I’ve lost 4st 12Ibs and pedalled a grand total of 3,284 miles. Those miles are primarily commuting ones, but also mountain bike and road bike leisure ones, so there’s a bit of a mixture cycling-wise, which is good.
The benefits to me on the health front? Normal blood pressure, no more daily meds (although that’s under constant review), no more snoring, no more sleep apnoea and less aching in my joints, although I still get pain due to my past activities.
I’ve also got more energy, am less self-conscious about how I look and have a general feeling of wellbeing.
What can’t be measured is my new outlook on doing day-to-day stuff. Before, I’d say, “Maybe tomorrow.” Now, I say, “Let’s crack on!”
I’m doing more things with the family, I’m walking the hills again with wifey and the hounds from hell, and I can buy off-the-peg clothes. That’s thanks to a 10-inch reduction in my waist size.
I had two challenges in June: cycling 100 leisure miles off-road on my MTB – I did 163, so succeeded there – and reaching the ‘5st lost’ mark, which I failed by just 2Ibs.
I’m a bit peeved, but I’m not going to get hung up on 2Ibs. At the moment, I’m at a scheduled rest period, so no cycling for a week. I’m doing upper body and core work, though. Rediscovering stomach muscles is a bit of a painful shock!
A year ago, it was a very slow, six-mile towpath commute into work and a six-mile trip home that left me totally knackered and virtually unable to speak when I got back. Now I arrive at work after an extended 20-mile loop in on the road bike or an extended 16-mile route in via NCR5 and the canal. I feel totally okay and wish time would allow me a longer jaunt.
Last weekend, I did a 43-mile route with my mate along the canals of the Midlands with no bother at all. Obviously, some high-mileage cyclists reading this will be smiling and saying, “No big deal.”
But it is a big deal for a still-obese 46-year-old. If you think pedalling 17 stone 6Ibs around is easy then load a rucksack up to that weight and try it!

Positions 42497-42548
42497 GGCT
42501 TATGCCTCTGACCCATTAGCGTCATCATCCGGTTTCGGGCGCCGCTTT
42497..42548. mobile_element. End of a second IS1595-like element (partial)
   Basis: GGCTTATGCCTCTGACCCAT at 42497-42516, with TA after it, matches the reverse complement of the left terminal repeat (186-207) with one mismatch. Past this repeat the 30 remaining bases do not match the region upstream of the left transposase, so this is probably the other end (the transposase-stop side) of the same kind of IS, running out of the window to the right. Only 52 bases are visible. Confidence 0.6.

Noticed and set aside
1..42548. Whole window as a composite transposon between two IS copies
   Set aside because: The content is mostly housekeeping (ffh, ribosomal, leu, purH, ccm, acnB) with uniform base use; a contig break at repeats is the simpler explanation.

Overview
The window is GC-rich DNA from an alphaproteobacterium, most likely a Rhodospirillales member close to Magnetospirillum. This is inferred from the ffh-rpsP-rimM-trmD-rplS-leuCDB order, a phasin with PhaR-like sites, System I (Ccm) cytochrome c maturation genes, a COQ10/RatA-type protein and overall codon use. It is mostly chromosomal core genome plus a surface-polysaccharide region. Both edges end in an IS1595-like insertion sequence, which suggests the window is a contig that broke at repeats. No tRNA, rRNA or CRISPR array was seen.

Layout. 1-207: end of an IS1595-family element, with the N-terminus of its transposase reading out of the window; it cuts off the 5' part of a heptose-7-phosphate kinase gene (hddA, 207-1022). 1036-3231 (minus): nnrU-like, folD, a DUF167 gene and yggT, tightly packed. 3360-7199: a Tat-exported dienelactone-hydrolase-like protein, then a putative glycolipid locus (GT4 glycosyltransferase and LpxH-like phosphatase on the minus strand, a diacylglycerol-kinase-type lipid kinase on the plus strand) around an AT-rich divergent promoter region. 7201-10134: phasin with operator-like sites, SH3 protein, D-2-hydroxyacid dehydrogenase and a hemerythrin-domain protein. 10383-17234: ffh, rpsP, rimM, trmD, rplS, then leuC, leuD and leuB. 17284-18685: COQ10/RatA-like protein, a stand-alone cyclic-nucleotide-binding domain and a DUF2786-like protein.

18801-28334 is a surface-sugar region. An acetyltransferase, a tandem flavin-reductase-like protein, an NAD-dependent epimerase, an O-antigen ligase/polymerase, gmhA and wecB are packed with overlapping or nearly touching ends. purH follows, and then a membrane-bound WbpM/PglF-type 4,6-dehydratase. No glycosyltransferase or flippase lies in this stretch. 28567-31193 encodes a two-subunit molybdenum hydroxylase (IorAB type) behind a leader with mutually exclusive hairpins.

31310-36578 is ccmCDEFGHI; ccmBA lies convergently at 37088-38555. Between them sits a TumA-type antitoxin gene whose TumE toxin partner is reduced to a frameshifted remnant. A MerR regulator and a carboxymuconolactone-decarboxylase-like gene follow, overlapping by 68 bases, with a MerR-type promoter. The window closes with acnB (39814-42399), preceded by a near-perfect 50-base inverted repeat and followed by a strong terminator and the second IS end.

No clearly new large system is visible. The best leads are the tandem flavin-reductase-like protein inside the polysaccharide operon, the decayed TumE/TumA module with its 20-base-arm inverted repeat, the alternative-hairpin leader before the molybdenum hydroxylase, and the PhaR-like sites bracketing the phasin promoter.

The year, while very successful, was not without its dark moments, with a mystery malady in February that kept me from pedalling for about two weeks. It may have been the demons playing up rather than any illness; it’s hard to know, as this is more of a mental battle than a physical one. I also had an injured calf muscle that stopped me commuting while it was treated.
But the biggest fight was just getting out on my bike to commute to work during the worst winter in years. Nearly every morning, I’d lie there arguing with myself about driving or cycling in. I’m proud to say I pedalled nearly every time – the wimp demon in me only won twice, I think.
My battle with food is going my way, too. I’m still eating sensibly but am aware that the abuses of the past are only a weak-willed moment away. In its own way, this is the hardest battle of all. It’s just like alcoholism – perhaps I’ll always be an addict in relation to food, but it’s something I’ll have to live with and control to the best of my ability.
So what’s in store for year two, then?
I’m going to be pretty boring here and just say, “More of the same.” This is a life thing now and I’m just going to crack on.
But I do have some rides planned. The Snowdonia MTB loop that I did 15 years ago is scheduled in for September, and the big road ride to Gwynedd – all 120 miles of it – is going to happen before that, with dates to be confirmed.
So far, this blog is, quite naturally, pretty much me, me, me. But don’t think for one moment that I did this alone. Not a bit of it. I had and still have great support from my family and real-world friends; I certainly couldn’t have got this far without them.
But also don’t underestimate the power the internet gave me. I wouldn’t have started this without it, and that’s a cold, hard fact. More importantly, the words of encouragement I’ve had on here and on my own daily blog have made this fight just a bit more bearable.
So to you, my dear reader, a heartfelt thank you – you did more for me than you could possibly know!